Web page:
Responding to the Country’s reform process UNDP’s Country Programme for 2013-2015 focuses on capacity building in three areas: democratic governance; local governance; and environmental governance and disaster risk reduction. Now, UNDP is directly engaged with the government bringing full breadth and depth of its global expertise in support of Myanmar’s reforms, and help Myanmar learn from the lessons of other countries.

Your Excellency, Distinguished guests, ladies and gentlemen,

You may recall the Joint Declaration on Comprehensive Partnership between ASEAN and the United Nations, adopted on 19 November 2011 in Bali, Indonesia. The Joint Declaration includes sections on: food and energy security; climate change; disaster risk reduction; and economy and development, among others.

On disaster risk management, the UN and ASEAN commit to:
  • continue close collaboration to jointly respond to catastrophic events and to strengthen coordination on disaster risk management, including as part of rehabilitation and reconstruction process, with a view to building disaster-resilient nations and safer communities in the region;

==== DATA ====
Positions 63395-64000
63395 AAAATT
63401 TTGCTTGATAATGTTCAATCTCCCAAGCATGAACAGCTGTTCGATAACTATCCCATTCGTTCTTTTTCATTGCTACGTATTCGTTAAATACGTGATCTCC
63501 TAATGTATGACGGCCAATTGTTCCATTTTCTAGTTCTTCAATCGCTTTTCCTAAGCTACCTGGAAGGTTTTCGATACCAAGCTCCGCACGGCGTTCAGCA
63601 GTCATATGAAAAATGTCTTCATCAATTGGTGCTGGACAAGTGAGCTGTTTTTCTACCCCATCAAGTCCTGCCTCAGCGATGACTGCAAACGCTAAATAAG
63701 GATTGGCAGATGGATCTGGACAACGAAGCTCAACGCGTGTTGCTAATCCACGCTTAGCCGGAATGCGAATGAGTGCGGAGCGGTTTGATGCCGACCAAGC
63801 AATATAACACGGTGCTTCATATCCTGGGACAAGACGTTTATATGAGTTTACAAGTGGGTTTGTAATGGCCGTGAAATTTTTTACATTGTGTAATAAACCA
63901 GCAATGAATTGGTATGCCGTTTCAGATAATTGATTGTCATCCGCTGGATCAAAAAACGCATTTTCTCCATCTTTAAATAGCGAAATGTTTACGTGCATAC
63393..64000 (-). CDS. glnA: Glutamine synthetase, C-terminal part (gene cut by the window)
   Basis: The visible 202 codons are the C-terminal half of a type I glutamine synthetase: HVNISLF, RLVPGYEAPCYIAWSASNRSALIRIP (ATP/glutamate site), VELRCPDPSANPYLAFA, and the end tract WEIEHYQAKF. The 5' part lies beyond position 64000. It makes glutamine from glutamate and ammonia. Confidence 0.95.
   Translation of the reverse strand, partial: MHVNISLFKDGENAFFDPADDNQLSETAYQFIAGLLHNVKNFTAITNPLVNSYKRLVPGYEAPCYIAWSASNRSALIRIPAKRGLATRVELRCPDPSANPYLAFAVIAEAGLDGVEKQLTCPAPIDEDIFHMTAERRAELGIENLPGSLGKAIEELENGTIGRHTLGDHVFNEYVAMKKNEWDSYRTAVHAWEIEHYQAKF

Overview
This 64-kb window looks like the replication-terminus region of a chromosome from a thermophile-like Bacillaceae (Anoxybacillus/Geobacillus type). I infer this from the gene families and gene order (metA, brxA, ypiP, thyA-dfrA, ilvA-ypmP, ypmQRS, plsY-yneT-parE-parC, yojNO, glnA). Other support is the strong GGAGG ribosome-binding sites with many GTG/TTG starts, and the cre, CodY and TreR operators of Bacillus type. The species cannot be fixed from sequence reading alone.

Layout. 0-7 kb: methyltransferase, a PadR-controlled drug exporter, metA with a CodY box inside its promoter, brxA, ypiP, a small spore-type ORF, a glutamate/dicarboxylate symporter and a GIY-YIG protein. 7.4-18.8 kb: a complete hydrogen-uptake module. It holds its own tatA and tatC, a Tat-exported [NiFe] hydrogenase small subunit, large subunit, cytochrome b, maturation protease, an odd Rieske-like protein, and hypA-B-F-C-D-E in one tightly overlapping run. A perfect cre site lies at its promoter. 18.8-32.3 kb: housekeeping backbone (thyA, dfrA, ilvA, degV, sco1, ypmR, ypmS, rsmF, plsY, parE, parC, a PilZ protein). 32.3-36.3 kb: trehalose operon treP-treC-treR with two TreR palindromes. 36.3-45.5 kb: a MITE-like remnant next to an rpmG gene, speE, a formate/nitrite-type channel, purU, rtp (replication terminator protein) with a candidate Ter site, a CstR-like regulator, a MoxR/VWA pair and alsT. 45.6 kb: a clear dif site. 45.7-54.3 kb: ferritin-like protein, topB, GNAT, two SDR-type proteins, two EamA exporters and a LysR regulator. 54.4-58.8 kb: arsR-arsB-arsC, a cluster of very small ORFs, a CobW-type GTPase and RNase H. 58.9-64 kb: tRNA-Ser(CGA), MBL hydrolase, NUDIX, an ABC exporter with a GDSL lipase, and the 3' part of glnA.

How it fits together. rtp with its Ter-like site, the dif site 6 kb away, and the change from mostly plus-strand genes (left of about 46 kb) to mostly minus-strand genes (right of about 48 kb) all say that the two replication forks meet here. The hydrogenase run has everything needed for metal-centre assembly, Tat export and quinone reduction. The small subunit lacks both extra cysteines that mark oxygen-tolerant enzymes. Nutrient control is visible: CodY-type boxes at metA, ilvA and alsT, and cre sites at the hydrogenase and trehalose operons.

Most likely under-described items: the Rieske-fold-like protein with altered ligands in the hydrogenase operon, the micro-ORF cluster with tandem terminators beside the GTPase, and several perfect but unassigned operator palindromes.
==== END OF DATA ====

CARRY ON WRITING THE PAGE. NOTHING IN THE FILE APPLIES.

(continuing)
• support cooperation and coordination among ASEAN Member States and with relevant UN agencies on disaster risk management;
  • mainstream disaster risk reduction into national development and recovery policies; and
  • formulate and implement risk reduction measures that link climate change adaptation and key sectors, such as productive, infrastructure education and health sectors, as well as urban development to ensure sustainable and inclusive development, as incorporated in the Hyogo Declaration and Framework for Action.

UNDP was tasked by the United Nations General Assembly to support Member States in preventing and preparing for disasters. Since the Hyogo Framework for Action was put into effect, UNDP has devoted its efforts to helping countries achieve its ambitious outcomes, which include the substantial reduction of disaster losses.